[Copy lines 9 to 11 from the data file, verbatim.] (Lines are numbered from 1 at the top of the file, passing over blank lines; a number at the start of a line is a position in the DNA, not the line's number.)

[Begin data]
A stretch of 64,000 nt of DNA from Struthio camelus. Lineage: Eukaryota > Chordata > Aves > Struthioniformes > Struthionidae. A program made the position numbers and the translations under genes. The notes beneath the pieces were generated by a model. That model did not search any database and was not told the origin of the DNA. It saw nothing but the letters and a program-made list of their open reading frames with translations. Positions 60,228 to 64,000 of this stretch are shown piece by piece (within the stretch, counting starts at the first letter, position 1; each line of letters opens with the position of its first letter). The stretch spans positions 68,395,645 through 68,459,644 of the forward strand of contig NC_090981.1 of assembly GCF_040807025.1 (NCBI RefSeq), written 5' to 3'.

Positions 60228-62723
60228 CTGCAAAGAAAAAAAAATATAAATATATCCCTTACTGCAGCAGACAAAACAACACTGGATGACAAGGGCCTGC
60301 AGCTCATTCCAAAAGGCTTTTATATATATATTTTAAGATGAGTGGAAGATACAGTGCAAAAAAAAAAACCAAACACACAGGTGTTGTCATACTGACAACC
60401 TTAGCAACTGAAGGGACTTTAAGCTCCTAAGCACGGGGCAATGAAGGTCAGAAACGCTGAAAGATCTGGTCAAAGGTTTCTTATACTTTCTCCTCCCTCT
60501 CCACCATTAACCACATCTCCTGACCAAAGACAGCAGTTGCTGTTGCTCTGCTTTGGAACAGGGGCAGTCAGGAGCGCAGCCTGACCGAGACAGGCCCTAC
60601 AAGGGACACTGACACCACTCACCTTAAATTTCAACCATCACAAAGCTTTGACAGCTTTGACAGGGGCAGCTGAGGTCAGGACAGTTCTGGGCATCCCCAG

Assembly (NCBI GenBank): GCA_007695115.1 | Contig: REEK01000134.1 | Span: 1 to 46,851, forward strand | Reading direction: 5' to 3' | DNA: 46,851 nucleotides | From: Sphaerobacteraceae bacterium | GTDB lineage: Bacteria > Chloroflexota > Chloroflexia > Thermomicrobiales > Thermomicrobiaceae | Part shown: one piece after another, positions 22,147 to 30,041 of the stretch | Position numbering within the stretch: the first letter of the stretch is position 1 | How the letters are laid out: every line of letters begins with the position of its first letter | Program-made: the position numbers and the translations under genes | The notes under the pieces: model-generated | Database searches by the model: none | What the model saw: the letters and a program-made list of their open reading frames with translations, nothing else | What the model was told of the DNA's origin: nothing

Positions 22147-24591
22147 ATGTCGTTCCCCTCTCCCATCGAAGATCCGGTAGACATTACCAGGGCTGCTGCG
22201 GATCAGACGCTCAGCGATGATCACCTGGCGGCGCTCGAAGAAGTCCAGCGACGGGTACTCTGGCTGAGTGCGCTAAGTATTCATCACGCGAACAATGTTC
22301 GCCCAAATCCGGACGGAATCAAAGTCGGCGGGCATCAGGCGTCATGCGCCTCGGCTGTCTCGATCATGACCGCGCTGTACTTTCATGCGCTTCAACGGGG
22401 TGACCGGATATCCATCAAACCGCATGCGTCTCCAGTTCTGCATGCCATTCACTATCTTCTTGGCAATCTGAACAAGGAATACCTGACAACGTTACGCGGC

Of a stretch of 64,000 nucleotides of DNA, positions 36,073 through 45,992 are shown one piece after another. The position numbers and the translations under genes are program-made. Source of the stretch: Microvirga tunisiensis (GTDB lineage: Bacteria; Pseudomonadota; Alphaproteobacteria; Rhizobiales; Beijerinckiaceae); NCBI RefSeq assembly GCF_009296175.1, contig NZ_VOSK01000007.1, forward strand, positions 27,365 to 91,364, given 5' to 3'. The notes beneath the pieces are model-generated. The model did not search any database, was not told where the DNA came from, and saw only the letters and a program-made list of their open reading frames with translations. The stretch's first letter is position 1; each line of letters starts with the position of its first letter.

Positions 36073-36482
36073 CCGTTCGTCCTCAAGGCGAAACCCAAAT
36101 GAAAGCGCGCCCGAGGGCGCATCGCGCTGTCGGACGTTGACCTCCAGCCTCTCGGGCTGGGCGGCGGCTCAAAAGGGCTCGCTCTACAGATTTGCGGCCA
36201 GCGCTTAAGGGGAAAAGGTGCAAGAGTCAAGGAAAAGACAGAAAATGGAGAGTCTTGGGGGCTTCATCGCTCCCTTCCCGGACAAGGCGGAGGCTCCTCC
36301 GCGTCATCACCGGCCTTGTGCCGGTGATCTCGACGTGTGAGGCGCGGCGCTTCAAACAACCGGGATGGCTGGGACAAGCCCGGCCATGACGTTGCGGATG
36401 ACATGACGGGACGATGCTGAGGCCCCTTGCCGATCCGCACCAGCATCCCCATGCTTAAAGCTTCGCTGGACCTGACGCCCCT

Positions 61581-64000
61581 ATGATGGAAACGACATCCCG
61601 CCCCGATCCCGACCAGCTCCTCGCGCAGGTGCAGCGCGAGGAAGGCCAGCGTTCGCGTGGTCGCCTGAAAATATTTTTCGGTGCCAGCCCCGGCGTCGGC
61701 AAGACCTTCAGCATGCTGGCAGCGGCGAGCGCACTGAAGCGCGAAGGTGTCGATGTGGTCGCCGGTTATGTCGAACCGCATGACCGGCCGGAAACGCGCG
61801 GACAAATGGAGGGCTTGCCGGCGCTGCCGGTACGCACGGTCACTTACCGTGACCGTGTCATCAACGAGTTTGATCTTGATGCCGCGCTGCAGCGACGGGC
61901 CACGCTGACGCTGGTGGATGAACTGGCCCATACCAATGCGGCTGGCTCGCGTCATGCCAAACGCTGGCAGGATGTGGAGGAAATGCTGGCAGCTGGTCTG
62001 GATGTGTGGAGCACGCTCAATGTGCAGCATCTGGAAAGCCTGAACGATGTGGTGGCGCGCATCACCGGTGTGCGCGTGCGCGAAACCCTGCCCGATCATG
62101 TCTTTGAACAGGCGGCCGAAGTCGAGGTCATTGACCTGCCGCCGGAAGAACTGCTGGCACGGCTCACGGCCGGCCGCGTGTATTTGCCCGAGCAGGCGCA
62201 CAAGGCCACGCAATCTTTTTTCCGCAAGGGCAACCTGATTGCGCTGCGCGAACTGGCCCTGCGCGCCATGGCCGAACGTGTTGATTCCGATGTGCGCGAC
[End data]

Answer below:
Positions 22147-24591
22147 ATGTCGTTCCCCTCTCCCATCGAAGATCCGGTAGACATTACCAGGGCTGCTGCG
22201 GATCAGACGCTCAGCGATGATCACCTGGCGGCGCTCGAAGAAGTCCAGCGACGGGTACTCTGGCTGAGTGCGCTAAGTATTCATCACGCGAACAATGTTC